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Saturday, January 21, 2012


Dr Anil Kumar Singh
Man working for protection of elephants

Dehradun, January 21
In a state where man-animal conflict has been at its worst, Dr Anil Kumar Singh has done some sincere efforts for the cause of the wildlife conservation in the state.
The Coordinator and Head of the department in the Conflict Mitigation division of the Wildlife Trust of India (WTI), Dr Anil is widely recognised as one of the main persons behind complete eradication of elephant deaths due to train accidents in the elephant-famous Rajaji National Park, Uttarakhand. The railway track that criss-crosses the national park had earlier been a cause of several pachyderms’ deaths in train-hit incidents. Dr Anil, by efficiently managing the train hits mitigation project of the WTI, succeeded in reducing the death rate to zero since 2001 through a coordinated approach with the state Forest Department and the Northern Railways. A wildlife biologist, Dr Anil has done post-graduation in Zoology from Bhagalpur University and a doctorate on ‘Ecological investigations on human-elephant conflict in south’ from Saurashtra University, Rajkot. He was selected as a Junior Research Fellow at the Wildlife Institute of India (WII) in 1995, following which he was associated with several research projects till 2001. These include restoration of corridor habitat in the western Terai Rhino Conservation Unit, comprising Dudhwa TR and Katerniaghat WLS in Uttar Pradesh, India, and Bardia National Park in Nepal and relationship between large herbivores, habitat and humans in Rajaji and Jim Corbett National Parks.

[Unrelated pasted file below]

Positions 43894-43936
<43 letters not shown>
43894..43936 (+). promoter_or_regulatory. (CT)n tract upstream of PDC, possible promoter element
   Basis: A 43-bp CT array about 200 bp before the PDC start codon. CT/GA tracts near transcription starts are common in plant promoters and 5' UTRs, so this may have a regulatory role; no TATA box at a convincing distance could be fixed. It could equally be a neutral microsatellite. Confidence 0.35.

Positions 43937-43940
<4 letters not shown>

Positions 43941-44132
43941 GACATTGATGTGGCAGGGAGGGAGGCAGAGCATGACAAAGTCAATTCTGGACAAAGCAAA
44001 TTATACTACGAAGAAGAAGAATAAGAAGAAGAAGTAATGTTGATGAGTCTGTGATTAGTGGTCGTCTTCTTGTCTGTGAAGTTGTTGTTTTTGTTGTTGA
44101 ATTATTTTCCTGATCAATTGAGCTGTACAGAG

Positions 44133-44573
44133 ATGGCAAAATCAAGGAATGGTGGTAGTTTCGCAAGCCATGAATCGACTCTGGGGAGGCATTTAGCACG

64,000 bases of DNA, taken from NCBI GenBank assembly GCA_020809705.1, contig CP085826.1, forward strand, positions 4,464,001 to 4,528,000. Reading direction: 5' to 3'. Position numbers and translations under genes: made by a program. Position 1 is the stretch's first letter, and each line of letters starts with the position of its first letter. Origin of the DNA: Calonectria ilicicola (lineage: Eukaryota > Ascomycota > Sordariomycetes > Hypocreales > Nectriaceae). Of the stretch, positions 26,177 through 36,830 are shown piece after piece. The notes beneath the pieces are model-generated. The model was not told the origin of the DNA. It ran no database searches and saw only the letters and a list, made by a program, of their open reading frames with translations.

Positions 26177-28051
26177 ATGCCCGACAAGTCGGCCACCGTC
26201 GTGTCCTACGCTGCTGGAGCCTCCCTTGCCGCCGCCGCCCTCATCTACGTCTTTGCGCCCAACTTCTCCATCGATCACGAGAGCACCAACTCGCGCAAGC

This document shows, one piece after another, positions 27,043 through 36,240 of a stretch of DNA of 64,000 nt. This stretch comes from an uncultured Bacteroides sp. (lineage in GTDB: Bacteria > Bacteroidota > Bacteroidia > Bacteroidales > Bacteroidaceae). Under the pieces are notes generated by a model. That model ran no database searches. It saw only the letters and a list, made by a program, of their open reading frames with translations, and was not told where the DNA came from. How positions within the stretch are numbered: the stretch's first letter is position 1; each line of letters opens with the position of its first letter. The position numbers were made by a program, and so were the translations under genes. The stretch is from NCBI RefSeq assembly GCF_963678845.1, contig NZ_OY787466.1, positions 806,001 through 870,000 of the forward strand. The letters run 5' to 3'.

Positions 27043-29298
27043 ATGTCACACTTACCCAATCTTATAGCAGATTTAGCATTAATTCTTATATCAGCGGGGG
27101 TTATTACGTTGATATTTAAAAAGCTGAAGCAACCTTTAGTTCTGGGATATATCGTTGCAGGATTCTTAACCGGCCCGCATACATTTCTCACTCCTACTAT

With over 13 years of experience in wildlife research and conservation, especially on the issues related to the Asian elephant, Dr Anil has been a member of several state government committees on wildlife conservation. He has served as a member of a ‘Task Force’ constituted for resolving elephant mortalities due to train hits in the Rajaji National Park and the Gujjar Rehabilitation Committee of the state government. Dr Anil has published several research papers, abstracts and technical reports on subjects ranging from elephant ecology, managing human-elephant conflict, use of GIS and Remote Sensing in wildlife management, elephant corridors, documenting elephant movement using radio telemetry, developing wildlife techniques and mitigation of elephant mortalities due to train hits.
In 2002, his paper won him the prestigious "Chaturvedi Award" for the most outstanding wildlife paper in 2002, published in the Indian Forester.
Currently serving as the Head of the WTI's Conflict Mitigation division, Dr Anil has also been working for the revival of Chilla-Motichur corridor. The corridor faces a lot of obstacles, including a human settlement and Dr Anil has been working round the clock to see that this key corridor gets secured. He has also been looking into the vexed issue of Gujjar rehabilitation. He is also working to replicate the Rajaji National Park’s success of the train hit mitigation project in other elephant-range states.

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